• Sufficient stockpiles of antivirals, with the capacity for rapid delivery of antivirals to the target groups.

• Rapid institution and enforcement of quarantine measures and a high level of compliance with these measures among the target population.

• International cooperation with the strategies above, including travel restrictions and, perhaps most important, sharing of national antiviral stockpiles.

The coauthors say that even if these strategies do not curtail a pandemic, they might buy time to better prepare by increasing production of vaccine and antivirals, both of which could save millions of lives.

These suggestions to practicing physicians may help in answering patients’ questions:

• Will getting a flu shot protect individuals from avian influenza? The annual flu shot does not protect against the new avian flu strain that originated in Asia. But getting the flu shot is a good idea to protect against seasonal influenza.

•What can patients do to protect themselves against influenza–especially if they travel frequently? Travelers to countries where avian influenza is endemic in bird populations should avoid contact with poultry or with surfaces that may have been contaminated by poultry or their feces or secretions. Eating poultry products is safe so long as they are fully cooked. Practice frequent hand washing.

• Do antivirals work? Should patients have their own supplies of antivirals? The antiviral drugs–oseltamivir (Tamiflu) and zanamivir (Relenza)–have shown good activity against most H5N1 strains. However, giving prescriptions for these drugs to individual patients in advance of a pandemic may divert the limited supplies of these medications from people who need them.

Pulmonary Fibrosis Linked to Genetic Susceptibility and Smoking
Because genetic susceptibility plays a significant role in the development of pulmonary fibrosis, physicians should maintain a high degree of suspicion when examining any patient who has a family history of this fatal disease, especially smokers, according to a new study published in the November 1, 2005, American Journal of Respiratory and Critical Care Medicine.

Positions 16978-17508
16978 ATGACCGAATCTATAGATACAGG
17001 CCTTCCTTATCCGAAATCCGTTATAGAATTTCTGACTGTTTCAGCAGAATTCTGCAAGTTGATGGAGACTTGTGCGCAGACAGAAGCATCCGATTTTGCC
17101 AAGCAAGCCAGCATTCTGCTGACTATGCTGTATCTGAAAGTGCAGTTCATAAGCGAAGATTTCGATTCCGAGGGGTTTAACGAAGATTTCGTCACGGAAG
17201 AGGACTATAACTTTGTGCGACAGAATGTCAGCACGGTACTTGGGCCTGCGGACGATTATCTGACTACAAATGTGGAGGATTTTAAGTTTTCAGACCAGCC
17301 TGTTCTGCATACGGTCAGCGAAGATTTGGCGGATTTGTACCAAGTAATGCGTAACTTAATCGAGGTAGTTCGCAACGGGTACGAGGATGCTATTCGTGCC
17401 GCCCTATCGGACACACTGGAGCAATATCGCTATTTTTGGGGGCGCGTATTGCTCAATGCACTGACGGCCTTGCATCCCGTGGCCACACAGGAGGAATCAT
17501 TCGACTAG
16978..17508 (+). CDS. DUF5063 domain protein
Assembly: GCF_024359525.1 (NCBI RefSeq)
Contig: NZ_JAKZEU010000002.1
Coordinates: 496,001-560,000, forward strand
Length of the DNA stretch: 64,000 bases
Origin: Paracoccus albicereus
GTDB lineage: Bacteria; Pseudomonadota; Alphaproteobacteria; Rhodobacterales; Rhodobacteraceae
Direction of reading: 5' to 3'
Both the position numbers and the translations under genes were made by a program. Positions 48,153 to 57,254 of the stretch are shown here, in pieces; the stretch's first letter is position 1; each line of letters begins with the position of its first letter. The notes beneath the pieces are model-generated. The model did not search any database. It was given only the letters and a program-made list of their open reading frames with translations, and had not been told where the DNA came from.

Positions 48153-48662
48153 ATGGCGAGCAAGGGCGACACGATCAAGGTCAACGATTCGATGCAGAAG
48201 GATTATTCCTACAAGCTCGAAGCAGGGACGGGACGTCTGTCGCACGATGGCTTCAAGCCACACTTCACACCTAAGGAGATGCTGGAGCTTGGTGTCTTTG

“Our findings suggest that familial interstitial pneumonia may be caused by an interaction between a specific environmental exposure and a gene or genes that predisposes to the development of several subtypes of interstitial pneumonia,” says Mark P. Steele, MD, of the Duke University Medical Center, Durham, NC. “Subjects with definite familial interstitial pneumonia died at a younger age, had higher mortality, and had a shorter time to death from their age at diagnosis.” The authors also noted that cigarette smoking may lead to the development of pulmonary fibrosis in individuals who are genetically prone to the problem, since lung injury can interact with genetic susceptibility and substantially contribute to illness.
Although the investigators strongly associated smoking with the development of the disease, they conclude that genetic susceptibility plays a more significant etiologic role, even among smokers.

Patients Report Better Asthma Control When Seeing an Allergist
Compared to patients receiving care from primary care physicians, asthma patients who are under the care of an allergist report fewer asthma control problems and less severe symptoms, according to new research in the December 2005 Journal of Allergy & Clinical Immunology.

Patients seeing an allergist also reported significantly higher scores for asthma-specific quality of life and for overall general health; and significantly better understanding of how to manage their asthma and greater overall satisfaction with their care.

Bleaching Agents: Risk Factor For Respiratory Disease
Exposure to persulphate salts in hair bleaching agents may lead to occupational asthma and rhinitis in hair stylists, shows a new study. Italian researchers performed allergy tests, lung function tests, and specific inhalation challenge (SIC) on 47 hair stylists (mean age 25) suspected of having occupational asthma. Average overall duration of exposure to persulphate salts was 7 years. Results showed that 51.1% of patients were diagnosed with occupational asthma; 87.5% of the cases were attributed to persulphate salts, 8.3% to permanent hair dyes, and 4.2% to latex. In addition, 54.2% of patients were diagnosed with occupational rhinitis; 84.6% of the cases were due to persulphate salts. Thirty-six percent of patients were diagnosed with occupational dermatitis. Subjects with occupational asthma attributed to persulphate salts had a long period of exposure to bleaching agents and a long latent period between the start of exposure and the onset of symptoms. The study appears in the November issue of CHEST, the peer-reviewed journal of the American College of Chest Physicians.